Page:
The exterior of the building is rendered and the roof is of slate. The building is in two storeys in the style of an Italianate villa, with a belvedere rising to four storeys.[1] The authors of the Buildings of England series suggest it has similarities with Osborne House.[11] The building has three bays on each front. The entrance front has a Tuscan portico with an open balustrade above it. The bay between the portico and the tower has a triple round-headed window with another balustrade above it. All corners have rusticated quoins. The upper level of the tower has triple openings which are flanked by pilasters on all faces. The ground floor windows are double casements and those above are sash windows.[1]


The ground floor includes the mayor's parlour, a members' room and committee rooms. On the upper floor are reception rooms and a kitchen. A more modern council chamber has been added to the rear. The entrance hall has a mosaic floor, probably by Minton, in the centre of which is the figure of a young girl's head, possibly the daughter of Thomas Johnson. The mayor's parlour has an unusual feature, a window above the fireplace. This is concealed by a mirror which can be slid sideways. The chimney for the fireplace is built into the wall to the right of the window.[10] The staircase is geometrical with cast iron balusters, over which is a large window glazed in a Venetian style.[1] The stained glass in this window depicts Runcorn's coat of arms.[12] On the walls overlooking the staircase are two large paintings by Andrea Casali depicting the Continence of Scipio and Sophonisba taking Poison. These paintings were commissioned in about 1743 by Richard Child, 1st Earl Tylney for Wanstead House. The frames were designed by William Kent.[11][12] In 1822 the paintings were sold, and by 1825 they were hanging in the entrance hall of Eaton Hall. It is likely that they were purchased by Thomas Johnson around the time that the house was built. Elsewhere in the building are other paintings, many of which show Runcorn in former times.[12]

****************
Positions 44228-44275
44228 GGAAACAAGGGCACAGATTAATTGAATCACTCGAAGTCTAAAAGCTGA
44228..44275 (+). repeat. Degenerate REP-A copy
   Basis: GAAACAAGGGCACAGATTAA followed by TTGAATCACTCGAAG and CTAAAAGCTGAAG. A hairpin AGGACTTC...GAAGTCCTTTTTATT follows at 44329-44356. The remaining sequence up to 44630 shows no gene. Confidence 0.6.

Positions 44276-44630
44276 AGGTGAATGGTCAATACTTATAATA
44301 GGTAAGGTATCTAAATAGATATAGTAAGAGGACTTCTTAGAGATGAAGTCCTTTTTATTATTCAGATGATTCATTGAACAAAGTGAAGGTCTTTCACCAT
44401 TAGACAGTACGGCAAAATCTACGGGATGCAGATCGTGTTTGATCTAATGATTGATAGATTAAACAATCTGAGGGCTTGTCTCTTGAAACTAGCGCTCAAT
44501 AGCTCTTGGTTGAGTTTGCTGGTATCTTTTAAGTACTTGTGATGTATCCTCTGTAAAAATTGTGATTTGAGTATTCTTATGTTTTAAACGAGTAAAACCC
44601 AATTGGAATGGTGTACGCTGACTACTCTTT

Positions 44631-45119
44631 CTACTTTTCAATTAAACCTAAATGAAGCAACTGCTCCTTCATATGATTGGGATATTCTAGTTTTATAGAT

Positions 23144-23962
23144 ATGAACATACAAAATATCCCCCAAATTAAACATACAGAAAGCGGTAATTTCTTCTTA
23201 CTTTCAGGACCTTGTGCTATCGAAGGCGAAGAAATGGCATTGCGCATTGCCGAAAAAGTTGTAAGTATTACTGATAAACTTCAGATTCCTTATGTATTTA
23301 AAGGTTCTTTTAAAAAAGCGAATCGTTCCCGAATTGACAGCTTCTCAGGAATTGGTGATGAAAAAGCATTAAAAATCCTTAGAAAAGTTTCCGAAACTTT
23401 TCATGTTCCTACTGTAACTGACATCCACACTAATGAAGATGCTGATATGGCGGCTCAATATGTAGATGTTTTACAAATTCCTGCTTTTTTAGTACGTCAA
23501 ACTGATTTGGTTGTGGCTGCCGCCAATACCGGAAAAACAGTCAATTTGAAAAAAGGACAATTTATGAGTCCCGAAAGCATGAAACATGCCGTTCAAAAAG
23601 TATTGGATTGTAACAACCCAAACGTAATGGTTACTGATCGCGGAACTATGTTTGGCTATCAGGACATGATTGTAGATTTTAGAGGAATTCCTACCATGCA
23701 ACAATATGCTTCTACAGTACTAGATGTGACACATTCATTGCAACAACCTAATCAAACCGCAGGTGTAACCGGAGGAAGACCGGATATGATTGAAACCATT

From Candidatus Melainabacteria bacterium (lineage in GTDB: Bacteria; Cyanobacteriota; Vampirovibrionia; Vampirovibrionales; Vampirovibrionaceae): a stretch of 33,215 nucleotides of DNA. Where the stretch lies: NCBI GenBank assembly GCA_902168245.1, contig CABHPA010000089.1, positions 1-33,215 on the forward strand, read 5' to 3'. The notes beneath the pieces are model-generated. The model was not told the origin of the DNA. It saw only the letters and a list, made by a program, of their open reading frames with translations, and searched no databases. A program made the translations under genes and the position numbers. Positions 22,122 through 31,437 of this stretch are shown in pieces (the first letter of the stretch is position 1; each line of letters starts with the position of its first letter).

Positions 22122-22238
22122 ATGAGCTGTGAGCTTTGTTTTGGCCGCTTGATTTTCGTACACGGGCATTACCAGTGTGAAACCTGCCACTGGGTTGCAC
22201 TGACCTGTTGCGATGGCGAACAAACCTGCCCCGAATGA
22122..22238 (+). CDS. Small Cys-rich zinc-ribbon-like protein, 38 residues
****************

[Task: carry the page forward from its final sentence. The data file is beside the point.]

External features[edit]

Most of the area occupied by the gardens laid out by Edward Kemp forms a public park. The adjacent office block was reclad and refurbished in 2007. In 2008 a garden was established to the north of the town hall by the town of Tongling in China; it includes a traditional Chinese sculpture depicting acrobats.[11]

See also[edit]



  1. ^ a b c d e Historic England, "Runcorn Town Hall (1104859)", National Heritage List for England, retrieved 12 August 2012 
  2. ^ a b c d e UK Consumer Price Index inflation figures are based on data from Gregory Clark (2016), "The Annual RPI and Average Earnings for Britain, 1209 to Present (New Series)",
  3. ^ a b Anon 1990, p. 1
  4. ^ Starkey 1990, p. 154
  5. ^ Kemp 1860, p. 270
  6. ^ Starkey 1990, p. 158
  7. ^ Starkey 1990, p. 156
  8. ^ Anon 1990, p. 5
  9. ^ Anon 1990, p. 6
  10. ^ a b Anon 1990, p. 13
  11. ^ a b c Hartwell et al. 2011, p. 561
  12. ^ a b c Anon 1990, pp. 13–16


Further reading[edit]

  • de Figueiredo, Peter; Treuherz, Julian (1988), Cheshire Country Houses, Chichester: Phillimore, pp. 235–237, ISBN 0-85033-655-4